Presidential forum

By Natalie Sit

One hundred students listened to Students’ Union presidential candidates speak about their plans for the future on Mon., Feb. 10. All candidates had ambitious goals, but apathy got universal attention from the field.

“There’s more than 30,000 students on campus, only a select few end up caring,” said Kyle Gould. “I’m that person who’s going to incite people to stop and care.”

Chris Blatch’s idea for reducing apathy among students is to inform both them and members of the community about student issues.

“If they get it from us from more angles, maybe they will get it from the community,” he said. “Every SU has tried to do the same things each year and it’s obvious it’s not working. We’re going to have new ideas which hopefully have more effects than last year.”

Current SU Vice-President Academic and presidential candidate Jayna Gilchrist agreed that the external image of the SU and of students needs attention.

“The problem is that the Calgary media and the campus media don’t stand for students,” she said. “Do you ever see anything written by students? We need to ensure students aren’t seen as whiney. We need to work as a team, we have 30,000 people.”

Candidate Mohamed El-Rafih believes an area lacking attention is undergraduate research.

“I’m all for more research when all students are involved,” he said. “Right now, ten per cent of students are involved in research; 100 per cent are involved in learning.”

Another university’s plan–implementing differential tuition–was an important concern for Gould.

“If nothing else gets done next year, I’m going to stop differential tuition and effect a tuition freeze,” he said.

El-Rafih will also address tuition.

“Tuition is a big problem; who would know I could afford it? I live in the Northeast,” he said to applause. “We want to take this university and have more profit to it and send it to students, send it to classrooms instead of the president’s pockets.”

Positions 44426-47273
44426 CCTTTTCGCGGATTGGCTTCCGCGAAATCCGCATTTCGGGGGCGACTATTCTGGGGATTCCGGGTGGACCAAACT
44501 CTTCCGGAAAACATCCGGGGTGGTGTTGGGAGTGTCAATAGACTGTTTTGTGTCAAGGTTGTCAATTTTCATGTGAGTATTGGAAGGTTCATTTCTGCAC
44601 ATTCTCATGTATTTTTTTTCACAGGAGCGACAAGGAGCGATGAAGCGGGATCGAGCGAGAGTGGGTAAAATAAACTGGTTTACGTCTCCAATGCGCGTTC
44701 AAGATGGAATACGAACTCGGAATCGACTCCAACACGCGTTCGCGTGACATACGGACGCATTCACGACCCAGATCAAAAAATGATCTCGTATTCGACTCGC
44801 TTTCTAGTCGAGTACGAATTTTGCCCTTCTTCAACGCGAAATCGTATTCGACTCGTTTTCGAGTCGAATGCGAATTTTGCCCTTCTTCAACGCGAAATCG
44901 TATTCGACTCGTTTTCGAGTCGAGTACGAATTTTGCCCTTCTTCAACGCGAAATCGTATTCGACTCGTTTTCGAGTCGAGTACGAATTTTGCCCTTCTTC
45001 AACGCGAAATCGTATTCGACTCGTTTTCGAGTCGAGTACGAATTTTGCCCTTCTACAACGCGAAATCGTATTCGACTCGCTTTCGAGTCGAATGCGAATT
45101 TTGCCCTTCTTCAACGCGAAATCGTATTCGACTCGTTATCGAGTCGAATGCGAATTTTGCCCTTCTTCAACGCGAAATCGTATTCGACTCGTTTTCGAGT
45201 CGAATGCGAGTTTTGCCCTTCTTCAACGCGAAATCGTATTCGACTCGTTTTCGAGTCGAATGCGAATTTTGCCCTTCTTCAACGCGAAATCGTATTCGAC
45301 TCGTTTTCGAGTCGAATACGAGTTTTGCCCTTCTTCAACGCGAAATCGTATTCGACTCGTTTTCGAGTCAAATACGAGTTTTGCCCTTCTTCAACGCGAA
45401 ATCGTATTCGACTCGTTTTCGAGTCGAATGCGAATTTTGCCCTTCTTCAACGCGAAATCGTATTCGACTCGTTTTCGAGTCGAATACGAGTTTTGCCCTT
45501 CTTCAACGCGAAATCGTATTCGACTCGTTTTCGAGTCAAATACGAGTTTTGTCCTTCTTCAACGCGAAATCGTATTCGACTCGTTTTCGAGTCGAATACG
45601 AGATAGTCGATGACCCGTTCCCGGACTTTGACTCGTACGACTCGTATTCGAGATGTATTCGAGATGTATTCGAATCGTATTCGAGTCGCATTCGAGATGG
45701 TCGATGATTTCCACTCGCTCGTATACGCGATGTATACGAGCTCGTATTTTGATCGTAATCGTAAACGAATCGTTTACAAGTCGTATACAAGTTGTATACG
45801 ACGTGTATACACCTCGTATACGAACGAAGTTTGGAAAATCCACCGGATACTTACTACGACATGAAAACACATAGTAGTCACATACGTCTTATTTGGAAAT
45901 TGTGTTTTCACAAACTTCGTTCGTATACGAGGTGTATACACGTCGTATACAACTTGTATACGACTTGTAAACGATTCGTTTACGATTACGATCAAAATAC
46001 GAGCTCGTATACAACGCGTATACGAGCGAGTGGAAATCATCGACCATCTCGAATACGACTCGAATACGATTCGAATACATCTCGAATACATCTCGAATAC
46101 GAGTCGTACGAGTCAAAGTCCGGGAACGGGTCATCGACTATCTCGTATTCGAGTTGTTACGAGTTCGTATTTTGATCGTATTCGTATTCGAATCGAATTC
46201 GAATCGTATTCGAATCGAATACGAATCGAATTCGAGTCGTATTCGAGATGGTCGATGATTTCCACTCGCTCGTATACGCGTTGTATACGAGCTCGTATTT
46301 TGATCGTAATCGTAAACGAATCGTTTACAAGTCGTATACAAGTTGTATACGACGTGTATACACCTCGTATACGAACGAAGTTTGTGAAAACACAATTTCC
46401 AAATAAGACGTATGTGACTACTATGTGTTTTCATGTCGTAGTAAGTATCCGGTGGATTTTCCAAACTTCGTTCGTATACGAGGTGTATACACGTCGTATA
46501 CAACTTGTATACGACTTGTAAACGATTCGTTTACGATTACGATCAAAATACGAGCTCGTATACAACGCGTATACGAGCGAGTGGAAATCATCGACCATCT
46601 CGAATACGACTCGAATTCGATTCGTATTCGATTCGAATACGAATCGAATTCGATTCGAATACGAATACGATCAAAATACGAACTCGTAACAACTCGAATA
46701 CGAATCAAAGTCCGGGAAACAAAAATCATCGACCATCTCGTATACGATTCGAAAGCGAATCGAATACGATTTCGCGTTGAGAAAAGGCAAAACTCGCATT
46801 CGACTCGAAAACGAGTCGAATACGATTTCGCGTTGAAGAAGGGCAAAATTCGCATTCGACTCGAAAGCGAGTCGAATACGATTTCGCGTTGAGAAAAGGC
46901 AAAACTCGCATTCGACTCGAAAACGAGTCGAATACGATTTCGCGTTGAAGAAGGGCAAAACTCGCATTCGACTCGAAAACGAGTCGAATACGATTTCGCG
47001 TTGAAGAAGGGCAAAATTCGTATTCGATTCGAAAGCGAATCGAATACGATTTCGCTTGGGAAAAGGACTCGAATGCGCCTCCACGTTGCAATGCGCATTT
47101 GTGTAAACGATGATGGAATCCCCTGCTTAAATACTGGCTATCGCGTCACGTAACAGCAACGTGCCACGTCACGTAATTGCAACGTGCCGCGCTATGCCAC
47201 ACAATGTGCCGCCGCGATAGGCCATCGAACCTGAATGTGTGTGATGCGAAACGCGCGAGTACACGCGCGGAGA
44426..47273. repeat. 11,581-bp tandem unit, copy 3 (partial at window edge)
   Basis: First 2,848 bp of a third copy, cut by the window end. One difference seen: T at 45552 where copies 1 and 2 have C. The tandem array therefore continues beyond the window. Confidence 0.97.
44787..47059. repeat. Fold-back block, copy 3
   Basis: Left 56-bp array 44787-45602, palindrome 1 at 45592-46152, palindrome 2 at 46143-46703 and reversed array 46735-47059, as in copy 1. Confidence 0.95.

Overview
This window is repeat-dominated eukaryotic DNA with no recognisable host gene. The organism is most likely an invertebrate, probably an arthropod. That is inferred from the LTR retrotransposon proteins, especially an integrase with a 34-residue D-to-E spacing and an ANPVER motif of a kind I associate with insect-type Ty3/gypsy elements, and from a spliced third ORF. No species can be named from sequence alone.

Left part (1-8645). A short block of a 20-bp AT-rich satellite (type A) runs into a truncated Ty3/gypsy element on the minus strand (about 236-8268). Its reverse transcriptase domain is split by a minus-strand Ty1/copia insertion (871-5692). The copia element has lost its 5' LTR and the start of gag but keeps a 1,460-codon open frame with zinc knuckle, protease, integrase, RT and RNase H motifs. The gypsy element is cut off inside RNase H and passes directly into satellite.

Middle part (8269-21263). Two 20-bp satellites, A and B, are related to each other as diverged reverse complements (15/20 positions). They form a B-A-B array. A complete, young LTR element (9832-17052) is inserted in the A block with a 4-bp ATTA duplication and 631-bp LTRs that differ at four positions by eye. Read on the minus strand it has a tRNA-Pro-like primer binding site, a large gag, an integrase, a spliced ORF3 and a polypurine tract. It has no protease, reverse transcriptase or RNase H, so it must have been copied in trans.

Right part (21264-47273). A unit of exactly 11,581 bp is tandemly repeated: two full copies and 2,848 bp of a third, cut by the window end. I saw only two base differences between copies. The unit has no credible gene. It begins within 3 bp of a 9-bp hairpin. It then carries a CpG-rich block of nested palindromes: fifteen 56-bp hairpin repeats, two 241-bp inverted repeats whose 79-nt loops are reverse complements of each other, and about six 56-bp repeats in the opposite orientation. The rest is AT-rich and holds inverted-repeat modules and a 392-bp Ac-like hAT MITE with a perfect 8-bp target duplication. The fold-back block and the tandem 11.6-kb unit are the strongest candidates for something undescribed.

Blatch agreed that differential tuition was an important issue, and promised to seek help from previously underused sources.

“Why are we appealing to the Liberals and the Tories? They’re the ones in power,” he said. “Why aren’t we going to the [Canadian] Alliance or the NDP whose job it is to point out what’s wrong with our society?”

In response to concerns about the candidates’ effectiveness in lobbying administration, Gilchrist responded from personal experience.

“I’ve already had a run-in with [U of C President] Harvey [Weingarten],” she said. “If you back down, he’ll walk all over you, I won’t back down.”

Blatch believed that in order to affect change with the administration and provincial government, the SU’s image needs to improve.

“I’ll create a dignified SU. I’ll have events that will bring respect to the SU, not childish events,” he said. “If I respect [administration], they’ll respect me.”

At the end of the forum, all candidates promised accountability.

“If I’ve made a mistake or if someone doesn’t like it, come and tell me,” Gilchrist said.

“I solemnly swear that if I misrepresent you 70 people in the audience, you can come up and punch me right in the gut,” said Gould.

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